Equally dangerous is the space that is being created for extremist ideas and those who expound them. Groups such as the JeM feed into the same mentality that the Taliban and other militant forces hold. The rally in Muzaffarabad is ominous. So is the fact that other leaders who follow the same school of thought are being allowed to move further and further towards the centre of the stage. Of course, they should have been pushed away behind the curtains a long time ago, but now they are back even from the sidelines to play a far more prominent role.
What this will do is add to the doubts and confusion that already lurk everywhere in our country. Fewer and fewer seem ready to speak out and say what is true. Indeed, we appear to have become confused as to what the truth is and the ideas that began to breed in our country since the 1980s have taken stronger and stronger roots. Lately, a little additional fertiliser seems to have been placed under them, allowing them to grow taller and stronger.
This is dangerous. The policies followed with regard to extremism and ‘jihad’ have already inflicted immense damage as far as regional policy goes. We really cannot afford to see any more harm in this arena. The wider picture has to be kept in view. The issue of ‘jihad’ in the region is tied in to militancy; ties with India linked to creating the peaceful environment we seek and an eradication of the Taliban essential to calm and stability within our own country. All these elements go together to create a compound.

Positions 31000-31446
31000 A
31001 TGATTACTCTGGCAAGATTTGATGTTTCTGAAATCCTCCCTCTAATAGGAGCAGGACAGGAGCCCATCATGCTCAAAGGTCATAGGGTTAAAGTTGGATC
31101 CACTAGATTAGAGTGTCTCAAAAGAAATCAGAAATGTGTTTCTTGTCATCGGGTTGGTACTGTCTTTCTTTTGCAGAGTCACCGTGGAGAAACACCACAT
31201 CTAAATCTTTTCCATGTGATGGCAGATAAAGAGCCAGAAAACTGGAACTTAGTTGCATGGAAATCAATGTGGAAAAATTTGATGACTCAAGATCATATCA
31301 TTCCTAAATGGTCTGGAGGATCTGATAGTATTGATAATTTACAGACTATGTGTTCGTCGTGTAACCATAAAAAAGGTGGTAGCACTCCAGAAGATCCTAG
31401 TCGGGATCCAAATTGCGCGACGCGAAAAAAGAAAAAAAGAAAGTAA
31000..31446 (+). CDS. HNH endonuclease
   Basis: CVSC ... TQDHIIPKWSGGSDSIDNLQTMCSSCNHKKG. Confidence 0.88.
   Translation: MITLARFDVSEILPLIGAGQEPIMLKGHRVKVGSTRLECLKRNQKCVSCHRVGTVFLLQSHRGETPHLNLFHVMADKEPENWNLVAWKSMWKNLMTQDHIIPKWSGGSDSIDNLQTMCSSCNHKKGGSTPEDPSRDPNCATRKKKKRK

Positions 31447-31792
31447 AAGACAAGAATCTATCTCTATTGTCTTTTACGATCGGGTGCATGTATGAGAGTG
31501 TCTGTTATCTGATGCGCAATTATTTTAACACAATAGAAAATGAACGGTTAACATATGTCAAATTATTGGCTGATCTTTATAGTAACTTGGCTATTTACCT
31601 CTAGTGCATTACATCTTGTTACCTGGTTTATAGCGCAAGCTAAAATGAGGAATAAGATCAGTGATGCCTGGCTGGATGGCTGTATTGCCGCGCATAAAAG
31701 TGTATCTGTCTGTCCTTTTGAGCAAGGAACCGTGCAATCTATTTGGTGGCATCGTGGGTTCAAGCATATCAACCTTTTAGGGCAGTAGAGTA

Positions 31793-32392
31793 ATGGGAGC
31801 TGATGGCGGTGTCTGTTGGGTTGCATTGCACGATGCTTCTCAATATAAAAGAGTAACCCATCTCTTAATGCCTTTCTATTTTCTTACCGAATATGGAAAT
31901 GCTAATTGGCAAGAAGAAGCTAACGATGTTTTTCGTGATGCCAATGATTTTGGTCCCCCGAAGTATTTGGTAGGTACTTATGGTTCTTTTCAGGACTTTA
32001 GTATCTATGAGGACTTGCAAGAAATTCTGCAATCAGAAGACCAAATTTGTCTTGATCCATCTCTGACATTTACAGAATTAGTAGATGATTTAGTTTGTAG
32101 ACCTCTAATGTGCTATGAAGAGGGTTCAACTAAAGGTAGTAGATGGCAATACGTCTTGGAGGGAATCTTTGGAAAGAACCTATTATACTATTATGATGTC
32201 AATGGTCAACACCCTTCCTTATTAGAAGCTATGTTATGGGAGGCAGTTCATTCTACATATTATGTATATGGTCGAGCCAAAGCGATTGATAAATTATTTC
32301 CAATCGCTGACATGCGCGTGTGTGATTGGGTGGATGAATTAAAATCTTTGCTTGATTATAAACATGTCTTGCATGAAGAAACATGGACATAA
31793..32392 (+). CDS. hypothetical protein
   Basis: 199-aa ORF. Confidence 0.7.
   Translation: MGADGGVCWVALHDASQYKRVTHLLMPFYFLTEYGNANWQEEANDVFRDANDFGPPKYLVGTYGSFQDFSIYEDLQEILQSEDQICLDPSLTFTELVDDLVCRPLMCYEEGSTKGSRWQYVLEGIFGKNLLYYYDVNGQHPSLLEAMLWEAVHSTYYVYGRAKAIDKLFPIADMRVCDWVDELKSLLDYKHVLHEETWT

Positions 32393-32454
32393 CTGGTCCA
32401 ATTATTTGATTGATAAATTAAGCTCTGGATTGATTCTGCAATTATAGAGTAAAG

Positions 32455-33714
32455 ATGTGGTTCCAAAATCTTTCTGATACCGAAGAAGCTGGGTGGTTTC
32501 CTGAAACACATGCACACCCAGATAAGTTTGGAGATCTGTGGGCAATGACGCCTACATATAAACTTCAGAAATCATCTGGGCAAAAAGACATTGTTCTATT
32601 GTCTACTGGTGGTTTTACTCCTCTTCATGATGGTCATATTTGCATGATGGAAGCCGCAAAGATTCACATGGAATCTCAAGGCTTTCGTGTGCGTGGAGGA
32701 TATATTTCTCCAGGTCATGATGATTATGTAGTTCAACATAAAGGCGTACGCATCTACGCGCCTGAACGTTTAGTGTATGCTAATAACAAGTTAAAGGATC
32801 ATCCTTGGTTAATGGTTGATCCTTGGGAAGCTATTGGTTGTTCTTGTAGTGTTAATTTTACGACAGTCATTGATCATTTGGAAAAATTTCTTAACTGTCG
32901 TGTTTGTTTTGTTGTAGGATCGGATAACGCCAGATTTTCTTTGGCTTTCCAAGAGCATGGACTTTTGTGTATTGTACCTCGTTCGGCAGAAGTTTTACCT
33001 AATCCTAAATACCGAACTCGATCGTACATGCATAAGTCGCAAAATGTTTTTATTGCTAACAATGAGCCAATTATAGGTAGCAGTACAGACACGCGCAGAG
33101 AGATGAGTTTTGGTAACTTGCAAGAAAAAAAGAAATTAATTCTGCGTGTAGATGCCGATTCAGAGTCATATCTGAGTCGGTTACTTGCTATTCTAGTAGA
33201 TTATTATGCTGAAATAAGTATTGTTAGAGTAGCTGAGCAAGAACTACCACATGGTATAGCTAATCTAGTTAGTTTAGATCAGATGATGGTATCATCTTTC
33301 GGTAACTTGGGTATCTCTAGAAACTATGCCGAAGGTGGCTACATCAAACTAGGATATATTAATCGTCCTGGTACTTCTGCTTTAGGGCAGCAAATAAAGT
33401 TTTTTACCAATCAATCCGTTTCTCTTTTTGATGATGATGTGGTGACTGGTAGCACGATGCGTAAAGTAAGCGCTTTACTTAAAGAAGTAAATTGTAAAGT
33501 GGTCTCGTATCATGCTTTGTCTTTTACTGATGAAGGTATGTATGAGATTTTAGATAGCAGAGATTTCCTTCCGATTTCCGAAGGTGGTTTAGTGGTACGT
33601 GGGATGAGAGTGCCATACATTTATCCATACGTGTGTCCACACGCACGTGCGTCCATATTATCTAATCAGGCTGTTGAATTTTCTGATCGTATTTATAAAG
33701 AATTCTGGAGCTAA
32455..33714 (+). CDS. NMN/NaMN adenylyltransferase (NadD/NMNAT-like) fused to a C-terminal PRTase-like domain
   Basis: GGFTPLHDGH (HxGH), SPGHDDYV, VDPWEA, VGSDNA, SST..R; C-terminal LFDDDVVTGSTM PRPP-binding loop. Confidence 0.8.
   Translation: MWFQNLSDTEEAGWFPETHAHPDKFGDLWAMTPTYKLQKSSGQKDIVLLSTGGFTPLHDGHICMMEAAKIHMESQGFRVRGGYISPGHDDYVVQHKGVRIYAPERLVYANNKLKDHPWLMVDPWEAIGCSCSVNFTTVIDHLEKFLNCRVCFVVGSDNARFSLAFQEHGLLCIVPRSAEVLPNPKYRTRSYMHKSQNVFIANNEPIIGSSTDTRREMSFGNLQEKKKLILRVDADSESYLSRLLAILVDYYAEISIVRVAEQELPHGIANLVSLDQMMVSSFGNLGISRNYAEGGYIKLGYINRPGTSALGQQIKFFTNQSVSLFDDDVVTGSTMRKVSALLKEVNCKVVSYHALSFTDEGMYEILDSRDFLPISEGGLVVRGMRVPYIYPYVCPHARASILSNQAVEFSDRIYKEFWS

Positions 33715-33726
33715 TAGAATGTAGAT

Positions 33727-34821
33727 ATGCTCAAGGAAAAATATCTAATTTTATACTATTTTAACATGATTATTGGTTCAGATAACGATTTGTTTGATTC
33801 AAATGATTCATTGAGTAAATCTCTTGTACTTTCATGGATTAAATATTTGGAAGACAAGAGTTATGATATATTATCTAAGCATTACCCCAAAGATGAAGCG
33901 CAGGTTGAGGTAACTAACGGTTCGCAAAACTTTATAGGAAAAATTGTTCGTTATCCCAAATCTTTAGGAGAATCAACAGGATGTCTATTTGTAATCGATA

It is this compound we do not want to see created.
The policies of the past in respect of extremist forces based in Punjab, both those that follow a sectarian line and those which advocate militant struggle in some form, under previous PML-N governments have raised many questions. These questions are beginning to come up again. We must examine what we are doing and what the broader impact will be. All the influences involved in the current strategy need to be looked at.
Certainly the return to the forefront of clerics who breathe fire is not comforting. It can only add fuel to the Taliban force and allow it to grow into a bigger and bigger monster. Already, it is proving extremely difficult to tackle this force of violence that we allowed to grow within our midst. If we do not change the direction in which we are moving now, the task may become an impossible one.
Reason needs to step in and a genuine effort made to save our country by looking at the entire picture and not individual pieces of a jigsaw puzzle which needs to be put together if we are to see the entire scene unfold. The issues of ‘jihad’, of extremism, of particular interpretations of religion and of militancy all go together. It is impossible to pick them apart and still keep a hold on a nation spiralling towards chaos.
The only way to end this chaos is to put forward a clear vision of what we want. Surely, this does not include people demanding the constitution be thrust aside as they speak out at widely covered talks in Islamabad or gatherings by banned groups organised with what is obviously full official consent. Such tactics will only drive us into deeper and deeper trouble and once enmeshed in it, we may find it quite impossible to escape before we are destroyed completely, consumed by the monsters we ourselves have bred.
The writer is a freelance columnist and former newspaper editor.